It’s no secret that the banking industry will continue to change. Bailouts, regulatory pressure, dwindling profitability and banker turnover are just some of the reasons your trip to the bank for agricultural loans is different from your father’s.
"The days of having the same banker for decades are gone," says Peter Martin, finance consultant at Kennedy and Coe. "Having an advocate at your bank is critical."
Martin says it is now up to customers to analyze their own financial situation and then explain it to their banker. He advises covering these areas to make sure your banker truly understands your operation.
- Competitive advantage: Help your lender understand why you are the best at what you do.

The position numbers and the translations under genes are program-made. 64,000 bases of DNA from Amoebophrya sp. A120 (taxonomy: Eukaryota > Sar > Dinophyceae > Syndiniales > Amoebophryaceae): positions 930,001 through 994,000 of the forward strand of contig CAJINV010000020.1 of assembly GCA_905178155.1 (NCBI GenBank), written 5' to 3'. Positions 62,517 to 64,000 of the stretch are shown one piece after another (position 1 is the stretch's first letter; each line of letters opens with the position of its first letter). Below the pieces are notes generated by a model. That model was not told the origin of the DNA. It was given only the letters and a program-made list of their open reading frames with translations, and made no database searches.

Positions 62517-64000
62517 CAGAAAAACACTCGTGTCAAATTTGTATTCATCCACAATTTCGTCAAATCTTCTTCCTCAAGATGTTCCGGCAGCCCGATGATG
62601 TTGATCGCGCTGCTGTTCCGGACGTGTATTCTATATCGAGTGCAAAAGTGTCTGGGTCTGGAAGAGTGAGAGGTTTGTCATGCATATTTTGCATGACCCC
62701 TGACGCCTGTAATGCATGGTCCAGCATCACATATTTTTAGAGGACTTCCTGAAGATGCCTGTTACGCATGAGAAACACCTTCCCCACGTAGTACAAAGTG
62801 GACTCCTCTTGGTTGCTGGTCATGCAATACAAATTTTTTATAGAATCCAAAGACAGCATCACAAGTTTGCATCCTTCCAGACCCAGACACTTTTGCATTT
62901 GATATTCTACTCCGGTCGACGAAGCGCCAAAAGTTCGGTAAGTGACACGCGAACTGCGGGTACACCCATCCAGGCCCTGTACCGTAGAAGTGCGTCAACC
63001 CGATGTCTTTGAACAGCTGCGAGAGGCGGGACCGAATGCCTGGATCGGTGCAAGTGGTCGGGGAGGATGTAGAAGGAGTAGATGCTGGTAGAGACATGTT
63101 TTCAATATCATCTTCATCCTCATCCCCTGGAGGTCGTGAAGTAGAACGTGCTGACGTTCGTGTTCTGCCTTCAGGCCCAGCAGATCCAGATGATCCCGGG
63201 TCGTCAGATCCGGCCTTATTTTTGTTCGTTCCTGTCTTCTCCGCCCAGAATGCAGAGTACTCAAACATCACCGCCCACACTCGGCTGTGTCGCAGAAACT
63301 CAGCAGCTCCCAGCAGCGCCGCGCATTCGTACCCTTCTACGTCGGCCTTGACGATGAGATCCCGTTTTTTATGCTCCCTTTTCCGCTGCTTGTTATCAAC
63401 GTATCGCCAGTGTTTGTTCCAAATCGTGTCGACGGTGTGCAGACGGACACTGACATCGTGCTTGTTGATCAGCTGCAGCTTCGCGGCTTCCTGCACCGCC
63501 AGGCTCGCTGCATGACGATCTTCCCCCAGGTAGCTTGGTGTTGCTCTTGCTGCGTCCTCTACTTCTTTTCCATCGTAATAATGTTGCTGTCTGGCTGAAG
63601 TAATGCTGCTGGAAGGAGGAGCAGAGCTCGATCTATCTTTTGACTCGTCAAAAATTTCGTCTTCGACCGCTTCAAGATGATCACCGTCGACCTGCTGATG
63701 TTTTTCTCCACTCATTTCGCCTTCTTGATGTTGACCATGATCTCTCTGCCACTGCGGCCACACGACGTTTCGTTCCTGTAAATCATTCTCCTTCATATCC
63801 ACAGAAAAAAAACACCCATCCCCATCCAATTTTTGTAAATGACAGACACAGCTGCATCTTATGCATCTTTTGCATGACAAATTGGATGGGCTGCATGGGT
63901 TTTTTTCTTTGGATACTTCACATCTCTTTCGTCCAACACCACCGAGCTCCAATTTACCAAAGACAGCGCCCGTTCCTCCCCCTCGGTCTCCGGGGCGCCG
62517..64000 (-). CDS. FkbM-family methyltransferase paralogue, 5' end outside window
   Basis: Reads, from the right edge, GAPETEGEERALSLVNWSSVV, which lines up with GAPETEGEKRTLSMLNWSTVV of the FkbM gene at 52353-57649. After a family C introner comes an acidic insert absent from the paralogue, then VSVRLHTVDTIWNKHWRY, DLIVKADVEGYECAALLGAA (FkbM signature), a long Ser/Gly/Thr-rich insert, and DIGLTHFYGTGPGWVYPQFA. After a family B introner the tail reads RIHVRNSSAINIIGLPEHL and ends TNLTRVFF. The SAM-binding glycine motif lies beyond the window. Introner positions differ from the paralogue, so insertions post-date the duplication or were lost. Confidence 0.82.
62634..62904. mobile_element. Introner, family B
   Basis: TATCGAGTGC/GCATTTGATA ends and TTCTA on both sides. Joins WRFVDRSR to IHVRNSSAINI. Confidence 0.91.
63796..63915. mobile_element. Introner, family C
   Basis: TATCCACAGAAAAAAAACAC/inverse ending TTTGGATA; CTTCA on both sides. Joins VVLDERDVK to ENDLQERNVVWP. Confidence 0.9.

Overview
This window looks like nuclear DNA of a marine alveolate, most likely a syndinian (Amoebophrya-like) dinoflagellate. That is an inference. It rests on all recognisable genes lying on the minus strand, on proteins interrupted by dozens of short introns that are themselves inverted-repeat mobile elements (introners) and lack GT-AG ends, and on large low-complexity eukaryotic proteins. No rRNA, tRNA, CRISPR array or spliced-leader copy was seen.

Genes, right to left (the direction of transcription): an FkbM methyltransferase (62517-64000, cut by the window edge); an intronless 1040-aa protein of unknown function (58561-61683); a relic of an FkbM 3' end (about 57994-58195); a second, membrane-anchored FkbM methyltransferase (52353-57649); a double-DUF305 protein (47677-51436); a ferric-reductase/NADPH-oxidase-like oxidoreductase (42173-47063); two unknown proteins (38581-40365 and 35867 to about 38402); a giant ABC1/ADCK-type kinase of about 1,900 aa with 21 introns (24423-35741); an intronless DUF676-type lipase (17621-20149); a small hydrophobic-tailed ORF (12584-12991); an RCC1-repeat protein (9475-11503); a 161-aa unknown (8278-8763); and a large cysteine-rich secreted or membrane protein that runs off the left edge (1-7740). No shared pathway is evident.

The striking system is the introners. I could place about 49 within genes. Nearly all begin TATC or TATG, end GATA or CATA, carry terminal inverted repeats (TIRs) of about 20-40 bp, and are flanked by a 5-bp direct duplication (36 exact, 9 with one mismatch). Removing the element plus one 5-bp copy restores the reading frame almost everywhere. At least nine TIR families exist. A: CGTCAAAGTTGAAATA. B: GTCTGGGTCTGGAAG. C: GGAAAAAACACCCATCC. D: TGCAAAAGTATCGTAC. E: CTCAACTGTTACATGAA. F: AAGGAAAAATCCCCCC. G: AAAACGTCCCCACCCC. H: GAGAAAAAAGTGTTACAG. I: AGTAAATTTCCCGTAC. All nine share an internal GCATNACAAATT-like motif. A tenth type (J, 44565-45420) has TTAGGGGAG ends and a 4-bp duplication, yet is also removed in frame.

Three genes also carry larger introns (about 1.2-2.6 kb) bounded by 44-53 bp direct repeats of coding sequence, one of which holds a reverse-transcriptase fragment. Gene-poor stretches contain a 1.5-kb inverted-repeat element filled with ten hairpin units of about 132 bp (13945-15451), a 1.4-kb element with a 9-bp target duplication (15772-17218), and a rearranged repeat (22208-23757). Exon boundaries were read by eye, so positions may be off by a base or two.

- Talents: Explain the strengths and knowledge of your team.
- Risks and mitigants: Lay out his risks for loaning you money and present solutions for each.
- Structure: Describe the entities of your business and who does what.
- Future plans: Talk about ownership transition for your operation.
By preparing and being honest with your banker, you can better your position. "Every time you interact with your lender, his confidence in you should increase," Martin says.
A key factor is cash flow. "Bankers need to know your cash flow is sufficient enough to ensure repayment," Martin says. "They can only be wrong 1% of the time with loans going bad."
Martin suggests determining the best, worst and most likely scenario for your business. "You need to be able to say that no matter what happens with commodity prices, you will be able to repay your debts."
While you get to know and understand your banker, Martin says, also meet the other people involved in your loans—your banker’s approval chain.